In each trial, one wavelength was tested as follows: 20–35 specimens were placed in the arena where they could freely walk, but could not jump. After 3 min of dark adaptation, the test started by applying 30 s light stimuli separated with 60 s dark periods. Except for the 744 nm stimulus, 6 light stimuli were applied in a given trial with logarithmically increasing light intensity. This was due to the increased transmission of the neutral density filters above 700 nm (Fig. S1B), which did not allow us to set the initial light intensity as low as for the other wavelengths. The purpose of the dark periods was twofold. Besides the need for dark adaptation, the springtails had to be given the opportunity to distribute randomly before the next stimulus. For measuring the springtail attraction to light for a given light intensity and wavelength, we calculated their relative centroid shift Δx towards the illuminated side of the arena at the end of the stimulus measured from the arena center (see Fig. 3B). Here, we call this shift relative because it was measured in arena length units. The implementation of the trials and the evaluation process is demonstrated by Movie 1. In this experiment, n=10 trials were performed for each wavelength and a total of 3613 P. aquatica were tested. To test if a given light stimulus elicited a significant response, we applied a Mann–Whitney U-test for comparing the distribution of responses (Δx at the end of the stimulus) with the distribution of Δx values at the beginning of the given stimulus.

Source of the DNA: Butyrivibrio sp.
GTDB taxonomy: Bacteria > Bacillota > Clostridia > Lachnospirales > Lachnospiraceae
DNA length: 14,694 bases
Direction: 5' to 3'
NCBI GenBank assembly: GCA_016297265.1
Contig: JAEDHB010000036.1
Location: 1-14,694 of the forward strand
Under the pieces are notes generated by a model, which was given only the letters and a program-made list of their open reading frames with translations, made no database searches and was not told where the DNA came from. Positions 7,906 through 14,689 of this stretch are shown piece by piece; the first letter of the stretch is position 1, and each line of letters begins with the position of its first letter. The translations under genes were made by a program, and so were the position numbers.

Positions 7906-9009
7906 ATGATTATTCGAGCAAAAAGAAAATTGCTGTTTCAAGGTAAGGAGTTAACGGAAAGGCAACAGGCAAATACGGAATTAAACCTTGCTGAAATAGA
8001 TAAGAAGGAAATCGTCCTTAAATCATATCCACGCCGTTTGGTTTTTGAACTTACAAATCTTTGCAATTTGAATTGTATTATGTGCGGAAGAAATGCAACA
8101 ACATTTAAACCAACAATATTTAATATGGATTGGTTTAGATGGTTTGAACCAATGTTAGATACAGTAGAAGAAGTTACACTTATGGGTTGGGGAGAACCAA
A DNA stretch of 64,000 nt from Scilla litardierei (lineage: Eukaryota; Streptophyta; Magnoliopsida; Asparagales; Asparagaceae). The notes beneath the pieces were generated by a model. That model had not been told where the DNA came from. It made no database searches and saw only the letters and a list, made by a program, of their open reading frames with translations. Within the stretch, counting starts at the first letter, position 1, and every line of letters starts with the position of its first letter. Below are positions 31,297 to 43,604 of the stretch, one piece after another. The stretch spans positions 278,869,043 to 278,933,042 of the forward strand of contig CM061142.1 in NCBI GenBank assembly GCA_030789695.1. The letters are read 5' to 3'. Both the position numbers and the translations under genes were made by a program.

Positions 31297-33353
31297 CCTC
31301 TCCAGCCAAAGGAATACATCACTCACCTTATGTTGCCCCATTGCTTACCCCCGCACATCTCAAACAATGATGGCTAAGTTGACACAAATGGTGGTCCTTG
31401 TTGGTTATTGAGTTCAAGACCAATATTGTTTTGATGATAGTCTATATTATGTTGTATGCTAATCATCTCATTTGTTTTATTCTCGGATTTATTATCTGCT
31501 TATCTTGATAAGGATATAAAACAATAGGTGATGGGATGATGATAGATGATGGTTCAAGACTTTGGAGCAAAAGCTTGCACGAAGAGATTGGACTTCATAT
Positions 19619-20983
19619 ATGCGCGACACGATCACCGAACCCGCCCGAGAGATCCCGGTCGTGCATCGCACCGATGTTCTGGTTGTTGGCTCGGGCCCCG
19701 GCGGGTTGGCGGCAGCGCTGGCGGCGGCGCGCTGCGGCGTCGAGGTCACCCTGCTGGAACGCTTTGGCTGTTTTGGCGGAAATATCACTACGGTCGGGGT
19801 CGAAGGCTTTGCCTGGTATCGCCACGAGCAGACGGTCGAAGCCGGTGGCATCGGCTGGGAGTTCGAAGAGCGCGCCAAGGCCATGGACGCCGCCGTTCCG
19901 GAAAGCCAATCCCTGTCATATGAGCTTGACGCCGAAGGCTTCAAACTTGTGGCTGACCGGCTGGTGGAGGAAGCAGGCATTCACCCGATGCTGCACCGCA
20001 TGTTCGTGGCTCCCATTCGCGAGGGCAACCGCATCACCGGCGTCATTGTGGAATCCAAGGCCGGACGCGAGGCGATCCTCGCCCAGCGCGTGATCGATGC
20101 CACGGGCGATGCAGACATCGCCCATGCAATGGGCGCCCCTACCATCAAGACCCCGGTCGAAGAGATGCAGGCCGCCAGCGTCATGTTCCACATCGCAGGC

The action spectrum of phototaxis was obtained very similarly to the method described in Mazza et al. (2010). Mean responses (Δx) of springtails were plotted as a function of the logarithm of stimulus intensity J=log(Istimulus) for all wavelengths the following sigmoid dose–response curve was fitted on these mean responses with Gnuplot v5.2 (http://www.gnuplot.info):
where A1 and A2 are the two extreme values of the curve, J50% is the logarithm of light intensity I50% corresponds to 50% response and s is related to the steepness of the curve. We applied A2=0 for fitting because in the case of Istimulus=0 the expected Δx value was zero. Thus for each wavelength I50% is the light intensity required for eliciting half of the maximal response. The action spectrum was calculated by obtaining the reciprocals of these intensities as a function of wavelength, then normalizing the curve with the maximal value. The uncertainty of the points of the action spectrum was obtained from the asymptotic standard error of the fitted J50% parameters. Cubic spline interpolation was used to locate the maxima of the action spectrum.
Experiment 2. Action spectrum of polarotaxis I